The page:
The Grot: The Story of the Swamp City Grifters by Pat Grant
|The Grot: The Story of the Swamp City Grifters by Pat Grant|
|Category: Graphic Novels|
|Reviewer: John Lloyd|
|Summary: A fun, if perhaps slightly slight, graphic novel of grifters in a dystopian future Australia.|
|Buy? Yes||Borrow? Yes|
|Pages: 200||Date: June 2020|
|Publisher: Top Shelf Productions|
|External links: Author's website|
Everything in this world runs on pedal-power, and that includes the punk bands. There are three pedallers at the front of the Heath Robinson contraption taking our lead characters to the ferry across the swamp to Falter City, where a mother and her two sons aim to set up a yoghurt factory. You could say that yoghurt would be the only culture around, for this is a really rough-and-ready dump of a place, but everyone is interested in small things that grow. For the only money to be had – the only fortunes to be found in Falter City – come from algae, gunk and other crud that – well, the use of it is never really made clear. Once there, the two brothers set themselves each up with a guide – Lippy, the more forward-thinking, industrious of the two, with a besuited gent, Penn with a ballsy young teenaged girl with bright red hair. But which of the two will come off the worse as they make their own way in this dystopian, semi-Apocalyptic hellhole?
Normally I don't like books like this graphic novel that aim for the scuzzy, dirty, best-to-wash-your-hands-after-reading feel, but this achieved it without getting too gross or base. You have to find some kind of black humour in the different side characters, intent on making fortunes by finding the rare strain of algae in the putrid swamp. This is clearly a rarefied future existence, but still one we can see grounded in our reality, and the metaphor for hard, benefitless labour is obvious. Just as any number of gold rushes in our world forced a race to the bottom, this is just the same dialled up to eleven. What we get here is a great bit of world building.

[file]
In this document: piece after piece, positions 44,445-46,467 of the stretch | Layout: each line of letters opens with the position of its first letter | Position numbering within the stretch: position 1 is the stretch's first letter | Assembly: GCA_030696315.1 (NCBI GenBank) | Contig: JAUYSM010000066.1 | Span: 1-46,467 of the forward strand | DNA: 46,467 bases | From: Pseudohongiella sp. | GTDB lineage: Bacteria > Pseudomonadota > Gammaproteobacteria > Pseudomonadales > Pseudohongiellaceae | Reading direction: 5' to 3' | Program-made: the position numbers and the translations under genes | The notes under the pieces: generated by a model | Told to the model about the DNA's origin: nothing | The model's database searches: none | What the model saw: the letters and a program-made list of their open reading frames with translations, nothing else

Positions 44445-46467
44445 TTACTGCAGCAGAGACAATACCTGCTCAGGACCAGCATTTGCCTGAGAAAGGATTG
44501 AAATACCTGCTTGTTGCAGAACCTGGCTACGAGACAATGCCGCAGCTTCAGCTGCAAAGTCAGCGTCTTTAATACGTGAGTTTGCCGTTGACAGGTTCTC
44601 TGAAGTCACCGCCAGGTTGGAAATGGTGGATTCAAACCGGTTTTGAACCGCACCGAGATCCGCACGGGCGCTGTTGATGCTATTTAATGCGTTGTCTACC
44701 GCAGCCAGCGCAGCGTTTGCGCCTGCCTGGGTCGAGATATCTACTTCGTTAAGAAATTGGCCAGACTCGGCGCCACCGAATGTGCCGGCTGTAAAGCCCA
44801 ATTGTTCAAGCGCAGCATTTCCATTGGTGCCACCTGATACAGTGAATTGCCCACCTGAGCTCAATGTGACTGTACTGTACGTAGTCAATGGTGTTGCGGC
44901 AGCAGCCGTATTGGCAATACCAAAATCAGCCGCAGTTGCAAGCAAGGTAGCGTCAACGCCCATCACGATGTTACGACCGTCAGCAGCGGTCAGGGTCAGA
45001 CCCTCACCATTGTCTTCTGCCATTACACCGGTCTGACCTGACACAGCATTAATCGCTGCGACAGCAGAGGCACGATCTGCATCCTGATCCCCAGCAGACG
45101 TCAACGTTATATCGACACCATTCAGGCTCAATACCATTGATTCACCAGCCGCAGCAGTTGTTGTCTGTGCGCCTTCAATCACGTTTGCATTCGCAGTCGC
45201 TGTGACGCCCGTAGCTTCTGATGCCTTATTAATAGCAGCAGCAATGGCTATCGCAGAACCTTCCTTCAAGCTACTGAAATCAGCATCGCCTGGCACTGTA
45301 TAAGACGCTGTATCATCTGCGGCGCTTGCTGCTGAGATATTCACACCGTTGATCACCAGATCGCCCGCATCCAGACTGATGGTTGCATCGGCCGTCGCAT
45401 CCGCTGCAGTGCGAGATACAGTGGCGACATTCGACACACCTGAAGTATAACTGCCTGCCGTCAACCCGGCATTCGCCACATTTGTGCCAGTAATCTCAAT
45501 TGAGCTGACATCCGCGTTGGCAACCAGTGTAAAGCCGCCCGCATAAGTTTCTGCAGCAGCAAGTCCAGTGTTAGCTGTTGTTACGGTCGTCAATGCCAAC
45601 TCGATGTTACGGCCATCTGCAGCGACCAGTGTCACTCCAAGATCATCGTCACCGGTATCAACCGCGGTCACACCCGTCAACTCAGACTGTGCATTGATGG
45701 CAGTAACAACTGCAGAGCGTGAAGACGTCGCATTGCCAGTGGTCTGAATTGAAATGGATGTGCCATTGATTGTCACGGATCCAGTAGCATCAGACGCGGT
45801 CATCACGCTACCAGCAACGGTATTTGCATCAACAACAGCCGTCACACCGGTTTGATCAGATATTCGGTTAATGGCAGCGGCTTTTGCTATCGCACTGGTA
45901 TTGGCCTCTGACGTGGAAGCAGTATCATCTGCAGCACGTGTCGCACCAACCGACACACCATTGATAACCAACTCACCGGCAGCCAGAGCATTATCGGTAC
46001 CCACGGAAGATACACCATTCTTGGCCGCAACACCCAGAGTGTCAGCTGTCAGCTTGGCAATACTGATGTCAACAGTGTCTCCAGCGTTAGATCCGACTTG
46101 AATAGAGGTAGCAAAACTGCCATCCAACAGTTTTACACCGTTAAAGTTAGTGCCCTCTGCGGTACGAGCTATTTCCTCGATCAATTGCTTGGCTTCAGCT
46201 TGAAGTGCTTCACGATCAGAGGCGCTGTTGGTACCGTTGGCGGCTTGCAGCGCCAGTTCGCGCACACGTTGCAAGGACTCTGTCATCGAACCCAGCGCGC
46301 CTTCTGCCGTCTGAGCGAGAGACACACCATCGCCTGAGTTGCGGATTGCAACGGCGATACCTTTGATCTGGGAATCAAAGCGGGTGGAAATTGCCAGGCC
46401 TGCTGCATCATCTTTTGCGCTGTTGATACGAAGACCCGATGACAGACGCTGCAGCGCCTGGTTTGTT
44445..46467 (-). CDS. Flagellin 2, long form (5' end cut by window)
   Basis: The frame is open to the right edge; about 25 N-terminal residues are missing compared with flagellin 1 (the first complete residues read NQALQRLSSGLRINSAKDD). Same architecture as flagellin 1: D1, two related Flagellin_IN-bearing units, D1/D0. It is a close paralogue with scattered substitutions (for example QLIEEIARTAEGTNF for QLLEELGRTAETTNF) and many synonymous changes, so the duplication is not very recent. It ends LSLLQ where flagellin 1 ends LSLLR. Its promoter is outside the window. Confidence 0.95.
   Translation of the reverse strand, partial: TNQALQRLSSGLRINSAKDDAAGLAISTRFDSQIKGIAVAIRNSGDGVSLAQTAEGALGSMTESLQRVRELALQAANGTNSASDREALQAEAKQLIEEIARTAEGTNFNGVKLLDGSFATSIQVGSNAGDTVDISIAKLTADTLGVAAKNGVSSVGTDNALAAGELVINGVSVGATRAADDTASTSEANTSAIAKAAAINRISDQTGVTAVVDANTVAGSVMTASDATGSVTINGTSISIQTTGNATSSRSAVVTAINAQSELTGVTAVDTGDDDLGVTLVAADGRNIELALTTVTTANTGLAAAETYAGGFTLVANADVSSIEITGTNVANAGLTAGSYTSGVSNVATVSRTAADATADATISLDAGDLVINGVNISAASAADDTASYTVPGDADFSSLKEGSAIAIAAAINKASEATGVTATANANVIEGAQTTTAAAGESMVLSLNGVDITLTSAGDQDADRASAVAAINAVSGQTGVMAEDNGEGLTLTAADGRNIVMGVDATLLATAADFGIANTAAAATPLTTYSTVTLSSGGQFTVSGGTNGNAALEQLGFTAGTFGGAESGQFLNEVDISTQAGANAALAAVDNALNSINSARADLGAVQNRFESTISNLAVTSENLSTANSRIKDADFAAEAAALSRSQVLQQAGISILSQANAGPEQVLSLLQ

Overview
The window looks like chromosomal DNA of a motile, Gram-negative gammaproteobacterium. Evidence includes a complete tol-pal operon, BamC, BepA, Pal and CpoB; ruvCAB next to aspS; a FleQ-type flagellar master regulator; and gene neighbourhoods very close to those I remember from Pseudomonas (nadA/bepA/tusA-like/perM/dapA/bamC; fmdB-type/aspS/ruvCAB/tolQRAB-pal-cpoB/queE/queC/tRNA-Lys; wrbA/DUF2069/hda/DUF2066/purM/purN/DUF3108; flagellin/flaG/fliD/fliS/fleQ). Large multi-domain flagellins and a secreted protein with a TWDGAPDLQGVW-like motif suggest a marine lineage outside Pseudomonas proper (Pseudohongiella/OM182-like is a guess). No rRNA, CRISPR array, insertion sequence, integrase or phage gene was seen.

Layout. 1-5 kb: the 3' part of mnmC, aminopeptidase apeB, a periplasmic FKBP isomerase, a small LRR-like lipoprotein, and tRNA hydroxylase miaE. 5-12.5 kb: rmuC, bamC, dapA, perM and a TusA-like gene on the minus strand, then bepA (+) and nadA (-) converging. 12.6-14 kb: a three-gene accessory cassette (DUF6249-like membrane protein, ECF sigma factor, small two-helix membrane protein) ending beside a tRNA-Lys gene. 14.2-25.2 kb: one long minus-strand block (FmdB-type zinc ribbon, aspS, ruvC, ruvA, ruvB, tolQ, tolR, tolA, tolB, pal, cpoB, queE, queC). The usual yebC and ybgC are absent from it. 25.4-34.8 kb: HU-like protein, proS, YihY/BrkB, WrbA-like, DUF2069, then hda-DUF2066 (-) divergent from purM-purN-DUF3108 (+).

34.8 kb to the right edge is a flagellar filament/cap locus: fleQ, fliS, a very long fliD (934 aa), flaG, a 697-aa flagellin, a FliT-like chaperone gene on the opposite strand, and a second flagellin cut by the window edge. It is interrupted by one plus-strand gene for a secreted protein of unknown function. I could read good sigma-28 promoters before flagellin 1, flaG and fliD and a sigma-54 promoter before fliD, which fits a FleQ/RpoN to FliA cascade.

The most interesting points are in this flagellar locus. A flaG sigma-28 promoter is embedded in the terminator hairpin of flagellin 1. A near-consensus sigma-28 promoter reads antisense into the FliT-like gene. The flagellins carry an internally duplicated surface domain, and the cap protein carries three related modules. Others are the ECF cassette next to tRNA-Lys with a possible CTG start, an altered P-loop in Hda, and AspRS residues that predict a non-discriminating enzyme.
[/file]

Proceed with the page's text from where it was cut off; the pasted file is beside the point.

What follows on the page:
I'm not sure 'great' is the adjective for everything here, though. The jury's not quite got a unanimous verdict on the storytelling, in fact, for over long stretches (not that this is a long read at all) it didn't seem to have had quite the same work put into it as our creator's inkwork, nor indeed what I take to be the watercolours providing the suitably scuzzy aesthetic by Fionn McCabe. The telling is never bad, or less than interesting, but it did feel the book was sacrificing plot for the sake of series-launching at times (we're told from the off this is the first book in, again we're not told what.) Junior readers like to get everything established and have a paucity of drama as a result, and this had that feel.
But, in a book that wants to delight in the switcheroo, we're also guilty of having the wool pulled over our eyes a little. And I've been imbued with that spirit, too – for all I said about algae being the only way to riches, on the evidence of these pages it's not. So while this book wasn't outstanding, it was pleasantly off-kilter, did ultimately prove it knew what it was doing all along, and was worth the commendation. While it seemed to take years to get to publishing, if the end-notes are to go by, I hope there's also money in Falter City by creating books about it, and I'd quite enjoy a return visit to these stench-ridden, effluent-raddled streets.
While you have the handwash to, er, hand, you might want to continue being dirty with Trashed by Derf Backderf. We can also recommend Howl: A Graphic Novel by Allen Ginsberg and Ratchwood Dilemma by Duncan Watson and Brian Bicknell.
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